Tear-jerking video draws striking parallels between the 1964 Tokyo Olympics and the 2020 Games now scheduled for 2021.

If it weren’t for the coronavirus pandemic, the 2020 Tokyo Olympics would have kicked off today, with the opening ceremony scheduled to be held on 24 July 2020 in Japan’s capital.

Sadly, the opening ceremony has now been pushed back to 23 July 2021, and while that’s been disappointing news for many of us, it’s been particularly hard for the athletes who’ve spent years training to compete at the Games.

Like the athletes, Tokyo also spent years preparing for the big event, and one Olympic team is empathising with the city’s setback, reaching out to keep spirits up as what was meant to be a happy year proves to be one of the worst in recent memory.

The message to Tokyo comes from “Team GB“, which covers Olympic athletes from Great Britain and Northern Ireland, with a video featuring 29-year-old Lutalo Muhammad, a British taekwondo athlete who won bronze at the 2012 Summer Olympics and silver at the 2016 Summer Olympics.

The video touches on a number of topics, and even takes us back to Tokyo in the ’60s, when the Olympics was first held in Japan, but the overriding message is one of hope and solidarity, and it’s expressed so beautifully it might even have you shedding a tear.

Take a look at the “Dear Tokyo…” video below:

Muhammad begins the love letter to Japan’s capital by recalling that first meeting back in 1964, when the Tokyo Olympic Games became the first to be held in Asia, 19 years after the Japanese cities of Hiroshima and Nagasaki were bombed in World War II.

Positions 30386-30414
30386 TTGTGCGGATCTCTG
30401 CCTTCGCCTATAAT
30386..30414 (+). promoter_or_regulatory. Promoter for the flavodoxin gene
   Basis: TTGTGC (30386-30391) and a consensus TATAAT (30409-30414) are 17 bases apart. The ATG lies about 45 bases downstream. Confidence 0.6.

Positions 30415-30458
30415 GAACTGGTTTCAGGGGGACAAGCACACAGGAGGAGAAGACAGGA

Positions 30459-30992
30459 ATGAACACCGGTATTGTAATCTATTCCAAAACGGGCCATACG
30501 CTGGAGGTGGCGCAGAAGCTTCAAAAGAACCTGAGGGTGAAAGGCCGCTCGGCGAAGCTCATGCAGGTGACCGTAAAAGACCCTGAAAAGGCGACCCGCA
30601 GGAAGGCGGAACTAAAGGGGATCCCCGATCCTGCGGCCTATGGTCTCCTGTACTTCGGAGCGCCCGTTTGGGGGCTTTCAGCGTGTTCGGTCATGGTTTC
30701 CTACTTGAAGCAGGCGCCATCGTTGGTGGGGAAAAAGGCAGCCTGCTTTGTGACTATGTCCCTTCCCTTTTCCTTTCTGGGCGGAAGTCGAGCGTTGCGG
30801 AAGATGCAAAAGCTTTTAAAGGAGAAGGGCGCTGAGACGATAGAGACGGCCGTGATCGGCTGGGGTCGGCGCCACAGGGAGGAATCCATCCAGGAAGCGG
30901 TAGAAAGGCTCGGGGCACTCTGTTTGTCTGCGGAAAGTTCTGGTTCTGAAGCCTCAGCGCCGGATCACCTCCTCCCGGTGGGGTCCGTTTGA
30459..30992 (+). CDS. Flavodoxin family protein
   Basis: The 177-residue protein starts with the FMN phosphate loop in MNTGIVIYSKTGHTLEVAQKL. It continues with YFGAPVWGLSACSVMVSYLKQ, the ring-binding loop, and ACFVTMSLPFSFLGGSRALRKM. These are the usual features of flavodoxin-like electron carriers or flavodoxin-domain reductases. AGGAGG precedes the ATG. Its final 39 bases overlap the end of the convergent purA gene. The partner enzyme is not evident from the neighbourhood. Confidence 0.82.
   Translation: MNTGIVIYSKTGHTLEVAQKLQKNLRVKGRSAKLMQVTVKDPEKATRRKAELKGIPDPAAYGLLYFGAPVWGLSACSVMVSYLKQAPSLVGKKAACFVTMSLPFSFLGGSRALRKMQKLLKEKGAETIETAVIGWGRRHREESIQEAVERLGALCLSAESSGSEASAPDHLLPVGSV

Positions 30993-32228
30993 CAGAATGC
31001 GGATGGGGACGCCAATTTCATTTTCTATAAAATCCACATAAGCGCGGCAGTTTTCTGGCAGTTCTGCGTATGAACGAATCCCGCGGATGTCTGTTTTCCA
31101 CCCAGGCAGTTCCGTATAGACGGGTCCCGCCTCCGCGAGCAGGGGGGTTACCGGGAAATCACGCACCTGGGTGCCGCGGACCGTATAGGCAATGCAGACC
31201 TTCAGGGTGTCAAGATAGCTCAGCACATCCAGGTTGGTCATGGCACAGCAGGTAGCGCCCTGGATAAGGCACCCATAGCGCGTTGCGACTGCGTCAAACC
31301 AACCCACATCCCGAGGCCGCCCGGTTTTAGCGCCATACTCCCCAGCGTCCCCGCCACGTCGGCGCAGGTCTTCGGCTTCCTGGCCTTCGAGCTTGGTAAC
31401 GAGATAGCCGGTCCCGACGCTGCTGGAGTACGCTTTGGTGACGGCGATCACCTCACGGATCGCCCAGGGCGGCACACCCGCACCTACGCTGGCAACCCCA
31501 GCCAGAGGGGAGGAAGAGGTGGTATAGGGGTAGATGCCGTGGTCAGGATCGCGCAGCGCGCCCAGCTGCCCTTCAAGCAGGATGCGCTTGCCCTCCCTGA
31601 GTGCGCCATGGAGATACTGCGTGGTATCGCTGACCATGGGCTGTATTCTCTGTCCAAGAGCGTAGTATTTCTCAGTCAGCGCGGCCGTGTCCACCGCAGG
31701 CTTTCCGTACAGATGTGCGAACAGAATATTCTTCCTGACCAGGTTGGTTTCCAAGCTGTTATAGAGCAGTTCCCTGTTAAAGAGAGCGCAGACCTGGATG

The 1964 Olympics really helped bring Japan into the modern era, prompting extensive reconstruction efforts in the lead-up to the Games that included the inaugural run of the Shinkansen bullet train, which opened to the public just nine days before the opening ceremony.

The black-and-white images in the Team GB video blur the past with the present while also looking towards the future, to a time when we can all travel beyond borders again. And the message of hope that was there at the post-war 1964 Olympics is just as relevant today, as Muhammad says:

“The world is hurting right now and it needs time to heal…23rd of July 2021 stands as a beacon of hope to the world, an unparalleled celebration of unity and it will be you who brings us all together once again.”

That’s a lot of pressure to put on a city, Team GB! But if the past is anything to go by, Tokyo will be ready to rise to the occasion. And with the 2021 Games set to go ahead with the 2020 branding, it’s a fresh chance for all of us to get this lost year back in a brighter, more hopeful way.

Source: YouTube/Team GB 
Top image: Pakutaso (edited by SoraNews24)
Insert images: YouTube/Team GB  
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